Furthermore, while prime numbers have fascinated mathematicians for centuries nobody yet understands how to calculate prime numbers. Instead, we use super computers to find prime numbers by trial and error. They take ever increasingly large numbers and attempt to find their integer (whole number) factors. If there is none (besides one and itself), then it’s a prime number.

That has made prime numbers a highly valuable mathematical resource because of the way they can be used. They are important in cryptography, and used in many key secret encryption systems.  The larger the list of known primes grows, and as the value of the numbers increases, the security of encryption methods utilizing them improves. In fact, that the Electronic Frontier Foundation offers cash prizes to groups that find large prime numbers. For example, in 2009 it paid $100,000 for the discovery of a 12-million digit prime.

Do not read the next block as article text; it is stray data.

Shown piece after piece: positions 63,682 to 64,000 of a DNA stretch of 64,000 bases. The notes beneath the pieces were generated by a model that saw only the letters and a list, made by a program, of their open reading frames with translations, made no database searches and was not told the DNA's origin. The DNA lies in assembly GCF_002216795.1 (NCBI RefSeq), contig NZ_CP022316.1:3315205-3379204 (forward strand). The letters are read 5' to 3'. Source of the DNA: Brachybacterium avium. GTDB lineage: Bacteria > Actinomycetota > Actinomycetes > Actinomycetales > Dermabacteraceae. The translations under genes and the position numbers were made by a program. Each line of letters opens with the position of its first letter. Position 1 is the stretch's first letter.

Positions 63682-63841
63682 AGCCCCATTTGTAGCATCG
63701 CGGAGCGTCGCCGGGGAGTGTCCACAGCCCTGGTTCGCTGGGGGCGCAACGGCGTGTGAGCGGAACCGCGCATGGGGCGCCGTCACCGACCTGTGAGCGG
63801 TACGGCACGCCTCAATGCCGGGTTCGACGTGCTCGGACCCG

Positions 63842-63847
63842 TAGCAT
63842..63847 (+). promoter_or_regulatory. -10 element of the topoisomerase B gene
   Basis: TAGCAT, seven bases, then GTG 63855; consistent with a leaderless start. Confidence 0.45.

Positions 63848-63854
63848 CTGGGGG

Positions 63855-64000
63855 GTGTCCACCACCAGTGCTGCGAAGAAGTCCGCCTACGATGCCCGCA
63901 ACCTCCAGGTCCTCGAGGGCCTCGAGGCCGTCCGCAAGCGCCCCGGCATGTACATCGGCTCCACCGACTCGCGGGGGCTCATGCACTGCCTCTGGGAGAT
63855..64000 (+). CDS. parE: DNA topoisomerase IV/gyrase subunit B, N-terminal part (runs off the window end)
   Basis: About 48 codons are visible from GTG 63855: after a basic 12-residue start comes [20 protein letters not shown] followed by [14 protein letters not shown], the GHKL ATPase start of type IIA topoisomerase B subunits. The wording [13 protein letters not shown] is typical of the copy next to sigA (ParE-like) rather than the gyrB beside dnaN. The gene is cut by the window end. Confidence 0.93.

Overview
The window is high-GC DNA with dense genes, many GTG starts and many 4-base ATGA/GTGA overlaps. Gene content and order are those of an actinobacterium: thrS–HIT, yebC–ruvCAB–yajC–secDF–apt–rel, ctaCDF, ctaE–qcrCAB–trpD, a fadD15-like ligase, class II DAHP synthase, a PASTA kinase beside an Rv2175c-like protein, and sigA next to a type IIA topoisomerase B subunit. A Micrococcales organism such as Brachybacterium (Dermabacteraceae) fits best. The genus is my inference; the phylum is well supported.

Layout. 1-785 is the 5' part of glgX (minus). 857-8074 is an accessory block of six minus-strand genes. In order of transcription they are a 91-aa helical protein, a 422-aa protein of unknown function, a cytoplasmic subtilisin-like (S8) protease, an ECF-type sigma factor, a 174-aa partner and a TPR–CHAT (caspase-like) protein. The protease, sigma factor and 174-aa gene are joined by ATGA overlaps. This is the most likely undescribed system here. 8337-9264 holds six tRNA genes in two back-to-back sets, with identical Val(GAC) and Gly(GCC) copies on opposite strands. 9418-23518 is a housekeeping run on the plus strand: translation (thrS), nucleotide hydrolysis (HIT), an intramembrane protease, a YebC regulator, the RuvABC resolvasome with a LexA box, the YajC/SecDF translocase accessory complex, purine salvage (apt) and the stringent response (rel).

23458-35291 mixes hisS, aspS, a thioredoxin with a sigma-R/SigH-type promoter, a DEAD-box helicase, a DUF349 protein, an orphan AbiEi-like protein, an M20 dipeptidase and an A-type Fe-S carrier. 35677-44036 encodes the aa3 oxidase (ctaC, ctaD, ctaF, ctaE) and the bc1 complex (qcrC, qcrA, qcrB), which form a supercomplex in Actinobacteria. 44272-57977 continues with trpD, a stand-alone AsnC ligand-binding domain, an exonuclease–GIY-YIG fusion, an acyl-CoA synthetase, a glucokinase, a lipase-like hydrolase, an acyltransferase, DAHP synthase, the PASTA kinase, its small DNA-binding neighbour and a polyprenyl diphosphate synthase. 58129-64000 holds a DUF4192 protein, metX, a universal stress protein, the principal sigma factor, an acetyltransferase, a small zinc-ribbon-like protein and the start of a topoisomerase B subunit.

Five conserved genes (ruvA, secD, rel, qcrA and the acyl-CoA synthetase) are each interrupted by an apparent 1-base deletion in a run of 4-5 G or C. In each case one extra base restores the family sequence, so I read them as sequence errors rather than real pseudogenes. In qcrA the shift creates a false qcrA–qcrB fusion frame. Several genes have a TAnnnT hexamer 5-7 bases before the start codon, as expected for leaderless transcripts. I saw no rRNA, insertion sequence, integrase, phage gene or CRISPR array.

Coincapmarket ranking: 269.

Current coin Value: $0.204170 (-14.54%).

Market Cap: $4,198,964.

24hr volume: $499,439.

Circulating Supply: 20,566,020 XPM .

The currency symbol of Primecoin is the Greek letter psi (Ψ). This letter is chosen as a tribute to Riemann, as its shape symbolizes the Riemann zeta function (there is a graphical rendering used in Primecoin-Qt Windows setup screen). The horizontal bar not only standardizes to currency symbol convention, but also symbolizes one of the highest jewels of math - Riemann hypothesis.






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Primecoin is the first cryptocurrency on the market with non-hashcash proof-of-work, generating additional potential scientific value from the mining work. Why then are more investors not seeing the value? Perhaps it’s because there is no way for current token holders to benefit from the potential value inherent in the product the blockchain creates.

To solve this problem, it should be possible to patent a prime chain such that royalties from its use will be divied up by all token holders with the miner gaining a substantial percentage of the dividends. Pending such a reformation, developers will return to this project, the price would skyrocket and it would create a model for scientific research that had not been possible.